Chamber Bitter – Garden enemy #1

How does my garden grow?  It is beyond my expectations after our deep freeze in December and the fluctuations in temperatures this spring.  My garden is growing well, but so are some unwanted things.

A plethora of plants that do not seem to mind fluctuations in temperature seem to be weeds and there are a lot of them this year.  I have a bumper crop in my garden.  In fact, I have enough baby pine trees to reforest Europe and most of the British Isles.  They are everywhere and grow up in the middle of my growing perennials.

I am basically giving up in some areas and smothering them with mulch.

I also have baby oak trees everywhere thanks to squirrels.  Why do they bury things down here? It is not like we have a real winter like up north.  Fortunately, the squirrels don’t always do a good job excavating and they are easy to pull up.

Weeds loved that stretch of warm weather we had in February.  I have also learned a lesson.  I let some of my native plants set seed.  And there are few that you should not let go feral because they take over.  One is white Crownsbeard (Verbesina virginica)  I “rescued” it living in a drainage pitch and planted it in a pollinator garden.  It grows to seven feet tall and has clusters of white flowers – pretty impressive.  What I did not realize is that it produces hundreds of offspring if allowed to set seed.  I do not want seven-foot tall plants to take over the entire garden so I am pulling and pulling. My bad.

And then there is Beggar’a tick. Beggar’s Tick  (Bidens pilosa) is another common roadside plant that spreads like crazy.  I love the tiny daisy like flowers and bees love it, but it does get out of hand.  This year I will deadhead before those seeds fly off.

Of course, this brings up the question of when is a plant a weed and vice versa. I have always heard that a weed is a flower in the wrong place. In my Clemson weed book, many of the plants listed as common southern weeds are plants that I pay money for at a nursery such as Blanket Flower or Gaillardia. In Britain, Goldenrod is a treasured garden flower as well as Mullein– those tall yellow flowers with light green fuzzy leaves that grow by the side of our roads.  I have seen Mullein in some of the most impressive gardens in England.  I have also seen it growing along route 170. I have thought about stopping and digging it out. Last time I tried to do that, I had several cars stop and ask me 1.  If I was is distress (Well, of course.  I am a crazy plant lady) or 2. Did I need help in burying a body. I think I will stick to buying it at a nursery if I can find it.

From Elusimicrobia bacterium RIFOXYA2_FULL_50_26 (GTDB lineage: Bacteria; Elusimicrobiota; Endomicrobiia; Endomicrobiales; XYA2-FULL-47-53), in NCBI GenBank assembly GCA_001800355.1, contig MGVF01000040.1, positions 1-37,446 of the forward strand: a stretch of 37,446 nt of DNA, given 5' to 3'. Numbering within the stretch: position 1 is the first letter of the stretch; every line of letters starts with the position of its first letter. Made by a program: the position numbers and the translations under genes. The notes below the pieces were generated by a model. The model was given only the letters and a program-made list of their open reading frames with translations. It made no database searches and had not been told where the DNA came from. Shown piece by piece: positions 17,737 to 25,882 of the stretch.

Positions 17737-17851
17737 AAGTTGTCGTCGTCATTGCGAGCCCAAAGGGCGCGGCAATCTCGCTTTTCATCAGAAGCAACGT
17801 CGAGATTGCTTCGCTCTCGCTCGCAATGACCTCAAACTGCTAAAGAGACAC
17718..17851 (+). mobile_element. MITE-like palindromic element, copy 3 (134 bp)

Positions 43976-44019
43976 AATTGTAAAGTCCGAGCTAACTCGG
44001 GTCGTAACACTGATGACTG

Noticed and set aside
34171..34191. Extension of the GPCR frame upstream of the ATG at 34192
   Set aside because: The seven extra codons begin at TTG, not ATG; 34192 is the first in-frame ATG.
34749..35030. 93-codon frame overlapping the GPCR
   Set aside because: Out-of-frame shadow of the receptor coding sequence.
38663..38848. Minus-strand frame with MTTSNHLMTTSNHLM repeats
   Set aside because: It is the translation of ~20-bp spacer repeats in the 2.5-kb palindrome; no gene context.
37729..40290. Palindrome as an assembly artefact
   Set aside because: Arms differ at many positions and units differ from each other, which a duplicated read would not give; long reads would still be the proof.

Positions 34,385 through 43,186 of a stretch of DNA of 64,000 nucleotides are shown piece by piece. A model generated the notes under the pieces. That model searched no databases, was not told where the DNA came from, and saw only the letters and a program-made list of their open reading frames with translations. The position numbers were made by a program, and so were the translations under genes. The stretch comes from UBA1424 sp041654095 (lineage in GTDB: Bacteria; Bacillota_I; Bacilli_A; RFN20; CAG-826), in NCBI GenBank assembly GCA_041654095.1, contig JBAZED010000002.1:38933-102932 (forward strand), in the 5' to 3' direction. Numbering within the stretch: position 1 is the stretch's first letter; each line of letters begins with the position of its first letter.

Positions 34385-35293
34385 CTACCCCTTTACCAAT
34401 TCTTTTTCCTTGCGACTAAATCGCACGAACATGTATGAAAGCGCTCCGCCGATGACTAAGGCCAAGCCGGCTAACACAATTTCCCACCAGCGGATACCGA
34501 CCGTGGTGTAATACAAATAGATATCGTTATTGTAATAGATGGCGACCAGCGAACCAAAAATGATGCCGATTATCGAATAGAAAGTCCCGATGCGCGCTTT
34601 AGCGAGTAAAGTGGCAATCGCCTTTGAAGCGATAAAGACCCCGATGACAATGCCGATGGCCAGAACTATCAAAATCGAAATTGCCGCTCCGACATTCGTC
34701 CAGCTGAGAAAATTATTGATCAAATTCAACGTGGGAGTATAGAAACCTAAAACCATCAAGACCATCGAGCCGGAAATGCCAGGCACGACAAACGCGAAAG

Blue-eyed grass (Sisyrinchium spp) is pretty common in our gardens and yards this time of the year.  It has been “domesticated” into a pretty garden plant with spiky leaves and small blue flowers.  However – In its native form, it is a pest and will intrude into our lawns.  There is even a wild geranium that you will find occasionally.  It looks like a miniature hardy geranium that grows up north in many gardens.  Its flowers are so small that it is not worth taking up space.

One thing about living in our temperate climate is that we have summer weeds and winter weeds. Lucky us. The very worst summer weed is a thug called Chamber Bitter (Phyllanthus urinaria). Just to show you how bad this weed is, if you google it you get ads for various types of herbicides to kill it.  It is innocent looking, but under each little leaf are hundreds of seeds.  Along the roadside uncontrolled, it can grow to six feet tall.  It is easy to pull out – thank goodness.  Get it while it is little.

In the winter, we have Hairy Winter Cress (Cardamine hirsuta). This is another innocent little plant with a sweet tiny white flower. It loves to ride along in nursery pots when you buy a plant. That is why I always remove the soil from plants that I purchase. Hairy Winter Cress will grow in sun or shade.  It is most prevalent in the winter, but you can find it nearly all year long.  It is another seed producer that spreads rapidly if left to set seed.

Should you be upset that you have weeds?  No. You have joined the club of gardeners who have such a pleasant yard that our plants have invited their unwanted relatives for a visit.  Remember, when you live down south, you will have lots of visitors – some pleasant and some that are more difficult. At least weeds can be pulled and discarded and not just sent to the beach for the day.